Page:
When you look at Ola Volo’s artwork, you’re instantly swept up into an enchanting world of characters and patterns.
Her Russian folklore-inspired art is symbolic, fun and whimsical, all at the same time. Each time you glance at a painting you see something new.
You’ve probably seen the 29-year-old’s work around town. She has created designs for Starbucks, Lululemon and Telus, to name a few.
While the Kazakhstan-born, Vancouver-raised artist is used to other people getting lost in her original visual language, last month she was immersed into a new world herself.
The luxurious world of Louis Vuitton.
The muralist was chosen to paint a set of three classic Louis Vuitton trunks as part of the brand’s celebration of its 35th year in Canada.
Like all of her work, the trunks tell a story. Each piece is painted with a delicate one-of-a-kind design that shares a tale about Canada’s beauty. With blues, yellows, greys and gold tones, the paintings look like they always belonged on the timeless bags.
Having moved to Montreal a year-and-a-half ago, Volo says she’ll always be a Vancouver girl at heart, and that’s represented in her designs.
“What we wanted to do was produce an experience, not just customize the pieces,” Volo explains. “I decided to go back to what I knew best, which is the West Coast… One piece is based on the ocean, the sunsets, the sailboats — the iconic Vancouver Spanish Banks and Jericho Beach.”
The second trunk symbolizes the season of fall, with flowing trees and birds. And the third trunk shows off the province’s adventurous side.
“I did the big trunk based on the West Coast wolf and adventure, with mountain scenes,” Volo says. “I think together they really become a collection.”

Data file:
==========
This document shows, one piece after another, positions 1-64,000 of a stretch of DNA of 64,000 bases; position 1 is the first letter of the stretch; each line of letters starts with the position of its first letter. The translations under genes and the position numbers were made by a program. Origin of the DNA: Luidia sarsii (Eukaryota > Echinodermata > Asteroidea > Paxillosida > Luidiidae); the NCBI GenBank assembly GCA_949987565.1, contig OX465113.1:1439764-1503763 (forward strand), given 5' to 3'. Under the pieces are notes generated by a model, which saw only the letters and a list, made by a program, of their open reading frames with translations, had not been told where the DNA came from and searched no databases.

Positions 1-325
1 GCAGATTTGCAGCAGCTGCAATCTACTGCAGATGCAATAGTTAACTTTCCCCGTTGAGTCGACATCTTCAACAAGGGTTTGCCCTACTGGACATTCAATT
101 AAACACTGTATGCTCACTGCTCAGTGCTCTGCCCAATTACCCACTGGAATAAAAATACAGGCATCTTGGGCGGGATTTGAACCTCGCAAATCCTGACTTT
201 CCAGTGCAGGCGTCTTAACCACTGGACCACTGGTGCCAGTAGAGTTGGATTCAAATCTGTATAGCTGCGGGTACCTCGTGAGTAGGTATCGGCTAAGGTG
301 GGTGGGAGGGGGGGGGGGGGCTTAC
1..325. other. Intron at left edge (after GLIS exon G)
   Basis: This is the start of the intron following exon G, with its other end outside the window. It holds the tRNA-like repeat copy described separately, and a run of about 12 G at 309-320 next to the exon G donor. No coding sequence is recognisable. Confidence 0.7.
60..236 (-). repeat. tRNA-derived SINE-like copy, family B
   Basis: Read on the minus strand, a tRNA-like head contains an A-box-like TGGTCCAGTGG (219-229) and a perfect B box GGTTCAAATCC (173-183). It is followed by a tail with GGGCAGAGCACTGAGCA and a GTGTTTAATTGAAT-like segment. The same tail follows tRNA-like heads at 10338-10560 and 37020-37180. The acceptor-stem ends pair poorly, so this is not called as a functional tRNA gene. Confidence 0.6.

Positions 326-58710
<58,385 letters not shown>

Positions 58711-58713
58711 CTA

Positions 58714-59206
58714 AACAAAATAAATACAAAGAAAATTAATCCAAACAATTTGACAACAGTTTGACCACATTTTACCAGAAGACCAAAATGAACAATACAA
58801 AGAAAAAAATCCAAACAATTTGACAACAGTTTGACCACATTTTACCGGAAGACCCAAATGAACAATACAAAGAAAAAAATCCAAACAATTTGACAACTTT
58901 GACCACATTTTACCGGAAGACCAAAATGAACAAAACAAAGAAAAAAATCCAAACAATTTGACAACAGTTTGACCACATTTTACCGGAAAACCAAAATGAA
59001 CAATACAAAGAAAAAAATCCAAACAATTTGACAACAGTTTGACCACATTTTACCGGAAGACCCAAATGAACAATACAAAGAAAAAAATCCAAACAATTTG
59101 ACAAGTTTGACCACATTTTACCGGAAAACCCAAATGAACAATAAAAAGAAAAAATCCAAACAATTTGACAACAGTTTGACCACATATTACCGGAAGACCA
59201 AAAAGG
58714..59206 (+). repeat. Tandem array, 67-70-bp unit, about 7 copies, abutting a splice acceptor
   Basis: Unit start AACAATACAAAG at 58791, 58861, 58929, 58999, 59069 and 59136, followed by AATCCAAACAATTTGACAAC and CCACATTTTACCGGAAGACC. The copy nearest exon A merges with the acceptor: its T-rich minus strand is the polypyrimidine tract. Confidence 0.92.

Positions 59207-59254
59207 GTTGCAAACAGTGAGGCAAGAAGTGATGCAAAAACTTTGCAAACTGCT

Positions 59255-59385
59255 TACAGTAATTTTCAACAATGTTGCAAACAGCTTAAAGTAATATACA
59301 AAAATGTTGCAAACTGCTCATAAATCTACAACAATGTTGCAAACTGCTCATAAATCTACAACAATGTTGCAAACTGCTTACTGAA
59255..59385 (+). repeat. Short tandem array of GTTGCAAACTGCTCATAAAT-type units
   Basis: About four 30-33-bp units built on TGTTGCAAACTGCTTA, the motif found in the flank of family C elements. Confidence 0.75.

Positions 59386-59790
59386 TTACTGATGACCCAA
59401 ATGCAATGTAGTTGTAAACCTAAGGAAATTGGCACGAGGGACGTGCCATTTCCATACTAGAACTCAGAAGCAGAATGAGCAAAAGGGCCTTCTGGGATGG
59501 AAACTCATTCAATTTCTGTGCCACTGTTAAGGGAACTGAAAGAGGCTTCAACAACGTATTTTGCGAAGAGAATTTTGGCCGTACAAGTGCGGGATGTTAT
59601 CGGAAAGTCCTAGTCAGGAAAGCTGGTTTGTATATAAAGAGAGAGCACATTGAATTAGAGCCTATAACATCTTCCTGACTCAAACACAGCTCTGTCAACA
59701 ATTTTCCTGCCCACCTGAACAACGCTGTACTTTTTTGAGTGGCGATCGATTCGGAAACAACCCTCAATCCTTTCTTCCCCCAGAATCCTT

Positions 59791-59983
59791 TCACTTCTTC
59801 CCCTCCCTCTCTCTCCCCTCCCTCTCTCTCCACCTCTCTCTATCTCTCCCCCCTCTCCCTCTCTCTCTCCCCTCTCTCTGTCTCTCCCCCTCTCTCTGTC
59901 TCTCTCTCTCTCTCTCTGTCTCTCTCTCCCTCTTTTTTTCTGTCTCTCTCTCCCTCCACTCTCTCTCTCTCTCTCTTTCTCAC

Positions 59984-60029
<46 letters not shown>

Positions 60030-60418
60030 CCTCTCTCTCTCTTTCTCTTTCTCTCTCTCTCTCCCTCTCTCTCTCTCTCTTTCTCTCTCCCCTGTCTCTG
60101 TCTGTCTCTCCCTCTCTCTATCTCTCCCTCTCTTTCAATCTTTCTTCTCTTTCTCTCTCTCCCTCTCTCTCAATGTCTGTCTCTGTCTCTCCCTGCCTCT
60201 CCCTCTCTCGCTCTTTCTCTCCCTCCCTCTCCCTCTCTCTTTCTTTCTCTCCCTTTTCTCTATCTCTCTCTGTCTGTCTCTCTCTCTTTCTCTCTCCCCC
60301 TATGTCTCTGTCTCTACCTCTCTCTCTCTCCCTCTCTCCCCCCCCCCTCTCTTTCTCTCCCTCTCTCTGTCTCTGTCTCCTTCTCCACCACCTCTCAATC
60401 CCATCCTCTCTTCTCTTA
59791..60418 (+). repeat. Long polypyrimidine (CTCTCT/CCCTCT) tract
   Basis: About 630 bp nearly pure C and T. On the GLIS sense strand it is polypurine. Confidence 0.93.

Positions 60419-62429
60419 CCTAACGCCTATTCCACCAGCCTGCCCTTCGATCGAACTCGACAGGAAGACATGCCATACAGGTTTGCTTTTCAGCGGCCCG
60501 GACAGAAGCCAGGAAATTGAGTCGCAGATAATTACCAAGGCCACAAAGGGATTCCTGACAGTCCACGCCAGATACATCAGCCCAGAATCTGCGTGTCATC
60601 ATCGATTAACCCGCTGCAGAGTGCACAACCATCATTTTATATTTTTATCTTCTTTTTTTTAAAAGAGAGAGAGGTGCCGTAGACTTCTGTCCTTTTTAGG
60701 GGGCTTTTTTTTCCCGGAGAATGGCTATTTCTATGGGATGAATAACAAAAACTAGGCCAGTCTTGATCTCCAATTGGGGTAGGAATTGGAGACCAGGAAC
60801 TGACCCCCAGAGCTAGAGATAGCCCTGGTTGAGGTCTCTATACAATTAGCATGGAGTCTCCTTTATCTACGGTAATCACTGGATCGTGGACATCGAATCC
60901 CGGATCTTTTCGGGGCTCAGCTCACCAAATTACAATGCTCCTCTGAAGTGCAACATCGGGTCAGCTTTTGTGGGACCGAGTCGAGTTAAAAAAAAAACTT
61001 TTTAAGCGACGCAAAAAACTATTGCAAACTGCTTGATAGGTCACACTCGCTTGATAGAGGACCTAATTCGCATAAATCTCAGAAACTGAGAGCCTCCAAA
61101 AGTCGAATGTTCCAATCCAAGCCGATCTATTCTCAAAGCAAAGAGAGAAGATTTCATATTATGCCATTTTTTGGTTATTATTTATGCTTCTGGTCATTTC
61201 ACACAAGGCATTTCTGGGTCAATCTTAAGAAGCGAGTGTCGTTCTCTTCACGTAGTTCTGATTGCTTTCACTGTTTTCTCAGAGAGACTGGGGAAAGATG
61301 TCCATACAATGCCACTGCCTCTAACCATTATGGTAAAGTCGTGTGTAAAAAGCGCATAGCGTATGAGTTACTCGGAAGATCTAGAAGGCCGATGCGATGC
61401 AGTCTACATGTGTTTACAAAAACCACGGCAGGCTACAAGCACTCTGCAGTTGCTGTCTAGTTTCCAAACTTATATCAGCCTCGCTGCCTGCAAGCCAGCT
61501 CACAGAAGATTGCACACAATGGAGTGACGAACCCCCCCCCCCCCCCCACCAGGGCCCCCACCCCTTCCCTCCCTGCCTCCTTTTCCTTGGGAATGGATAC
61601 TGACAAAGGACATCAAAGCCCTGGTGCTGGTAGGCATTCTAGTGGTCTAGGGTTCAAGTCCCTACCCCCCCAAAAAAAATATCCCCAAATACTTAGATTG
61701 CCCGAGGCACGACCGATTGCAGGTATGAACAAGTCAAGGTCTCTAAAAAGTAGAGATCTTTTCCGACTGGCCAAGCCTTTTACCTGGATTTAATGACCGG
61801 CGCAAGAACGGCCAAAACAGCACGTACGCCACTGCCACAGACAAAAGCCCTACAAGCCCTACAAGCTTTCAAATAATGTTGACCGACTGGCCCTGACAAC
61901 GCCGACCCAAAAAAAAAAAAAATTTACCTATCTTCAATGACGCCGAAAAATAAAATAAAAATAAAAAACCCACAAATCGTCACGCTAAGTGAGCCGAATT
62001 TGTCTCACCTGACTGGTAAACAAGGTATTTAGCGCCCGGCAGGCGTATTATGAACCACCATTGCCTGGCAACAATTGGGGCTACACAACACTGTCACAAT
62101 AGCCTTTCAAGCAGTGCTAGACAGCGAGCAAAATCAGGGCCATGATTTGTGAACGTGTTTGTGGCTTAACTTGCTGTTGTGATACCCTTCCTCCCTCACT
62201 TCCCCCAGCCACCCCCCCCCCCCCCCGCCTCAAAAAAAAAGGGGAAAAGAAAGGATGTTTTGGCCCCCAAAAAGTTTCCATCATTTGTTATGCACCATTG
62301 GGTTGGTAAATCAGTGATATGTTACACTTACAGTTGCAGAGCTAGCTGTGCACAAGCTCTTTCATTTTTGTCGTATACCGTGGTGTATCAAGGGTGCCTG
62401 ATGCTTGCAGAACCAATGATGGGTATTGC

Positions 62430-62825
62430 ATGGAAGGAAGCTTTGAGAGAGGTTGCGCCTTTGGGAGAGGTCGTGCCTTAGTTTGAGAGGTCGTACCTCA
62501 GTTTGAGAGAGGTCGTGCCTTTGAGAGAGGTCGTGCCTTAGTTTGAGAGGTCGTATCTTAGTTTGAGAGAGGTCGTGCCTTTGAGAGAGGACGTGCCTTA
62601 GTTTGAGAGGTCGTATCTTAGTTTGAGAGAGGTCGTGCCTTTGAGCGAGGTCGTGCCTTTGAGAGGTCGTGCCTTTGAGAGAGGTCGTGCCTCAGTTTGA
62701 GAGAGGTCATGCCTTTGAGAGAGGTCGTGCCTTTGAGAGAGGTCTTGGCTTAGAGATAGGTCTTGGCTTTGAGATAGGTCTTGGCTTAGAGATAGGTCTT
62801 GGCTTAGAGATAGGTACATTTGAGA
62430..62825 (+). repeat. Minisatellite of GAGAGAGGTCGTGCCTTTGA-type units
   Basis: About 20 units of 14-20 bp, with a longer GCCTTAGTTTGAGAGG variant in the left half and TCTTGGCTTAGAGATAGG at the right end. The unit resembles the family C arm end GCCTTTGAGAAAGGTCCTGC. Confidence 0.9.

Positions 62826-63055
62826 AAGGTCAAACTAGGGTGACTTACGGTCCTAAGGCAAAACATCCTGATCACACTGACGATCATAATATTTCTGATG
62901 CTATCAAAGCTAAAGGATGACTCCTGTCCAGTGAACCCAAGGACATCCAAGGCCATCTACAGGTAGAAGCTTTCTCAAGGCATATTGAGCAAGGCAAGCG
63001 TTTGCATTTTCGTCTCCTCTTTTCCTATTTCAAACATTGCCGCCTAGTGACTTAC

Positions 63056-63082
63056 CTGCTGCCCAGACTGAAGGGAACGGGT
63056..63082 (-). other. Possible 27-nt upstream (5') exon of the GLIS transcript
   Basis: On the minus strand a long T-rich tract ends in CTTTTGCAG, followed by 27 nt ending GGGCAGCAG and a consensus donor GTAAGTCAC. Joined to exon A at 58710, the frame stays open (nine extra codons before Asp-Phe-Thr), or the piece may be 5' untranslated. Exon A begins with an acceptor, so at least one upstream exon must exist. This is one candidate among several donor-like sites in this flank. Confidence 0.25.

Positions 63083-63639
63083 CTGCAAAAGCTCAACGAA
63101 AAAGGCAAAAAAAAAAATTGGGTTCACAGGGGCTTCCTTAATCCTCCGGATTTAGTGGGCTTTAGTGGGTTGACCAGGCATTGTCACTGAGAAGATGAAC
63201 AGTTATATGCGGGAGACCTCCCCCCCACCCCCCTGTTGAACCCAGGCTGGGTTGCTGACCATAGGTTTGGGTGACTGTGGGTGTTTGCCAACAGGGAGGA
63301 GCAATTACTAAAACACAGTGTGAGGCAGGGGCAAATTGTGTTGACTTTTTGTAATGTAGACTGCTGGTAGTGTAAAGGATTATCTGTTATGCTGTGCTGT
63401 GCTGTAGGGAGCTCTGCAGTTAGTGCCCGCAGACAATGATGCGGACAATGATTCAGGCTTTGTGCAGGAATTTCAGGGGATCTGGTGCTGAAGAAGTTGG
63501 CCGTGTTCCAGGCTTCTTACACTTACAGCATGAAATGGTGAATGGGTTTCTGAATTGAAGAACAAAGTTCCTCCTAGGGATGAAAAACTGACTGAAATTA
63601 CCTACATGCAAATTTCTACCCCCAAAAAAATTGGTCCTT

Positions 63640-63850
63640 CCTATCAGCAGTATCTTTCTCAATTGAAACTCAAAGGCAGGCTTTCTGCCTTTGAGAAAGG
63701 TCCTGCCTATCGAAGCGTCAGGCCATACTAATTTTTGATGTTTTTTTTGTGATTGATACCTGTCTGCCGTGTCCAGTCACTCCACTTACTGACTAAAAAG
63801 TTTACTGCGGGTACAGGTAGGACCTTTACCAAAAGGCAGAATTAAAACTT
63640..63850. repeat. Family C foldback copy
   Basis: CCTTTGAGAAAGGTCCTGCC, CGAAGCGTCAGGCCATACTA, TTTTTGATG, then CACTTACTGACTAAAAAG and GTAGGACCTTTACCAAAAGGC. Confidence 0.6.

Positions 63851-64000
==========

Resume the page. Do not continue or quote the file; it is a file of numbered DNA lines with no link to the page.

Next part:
Swapping to tiny brushes, the detailed works took Volo a week to complete.
Her work was displayed as part of an exclusive Louis Vuitton auction at Integral House in Toronto in early September.
“They flew out top buyers from North America to Toronto for the private event… they wanted to bring the most exclusive one-of-a-kind bags to this exhibition so buyers had a chance to own them,” Volo says.
The auction coincided with Louis Vuitton’s Time Capsule exhibition at Union Station, which gave the public an inside look at the history of the brand.
Stepping into Integral House was an experience in itself for Volo, who describes it as a house that “had to be Googled.”
“This place was crazy,” she says. “I’m used to being constantly dirty and messy in the studio so when I got there it definitely felt like a different world and yet still very creative. Everyone was dressed head to toe in Louis Vuitton as well — so that is pretty different from what my daily lifestyle is like.”
Volo had the chance to wine and dine with the brand’s most loyal customers.
“I have so much more appreciation for these luxury brands now, what they stand for and why people are so obsessed with them,” she says. “It’s not just about the bag, it is about the whole package. It’s a lifestyle. ”
As for the trunks, they were snapped up within 20 minutes of the event opening.
“I got to meet this 80-year-old lady, who was one of their most loyal customers. She was so receptive to the work and loved it,” Volo says. “She ended up buying the entire collection.”
Since then, Volo has been working on canvas paintings for her first solo exhibition in more than four years, which opens in Vancouver this weekend.
The exhibit is inspired by Volo’s experience of having her tarot cards read.
“The pieces explore tarot cards and how they intertwine with folklore and everyday life,” Volo says.
Curated by Art Rapture, the exhibition King. Queen. Lovers. Fool. runs Oct. 5 and 6 at the Settlement Building in Railtown.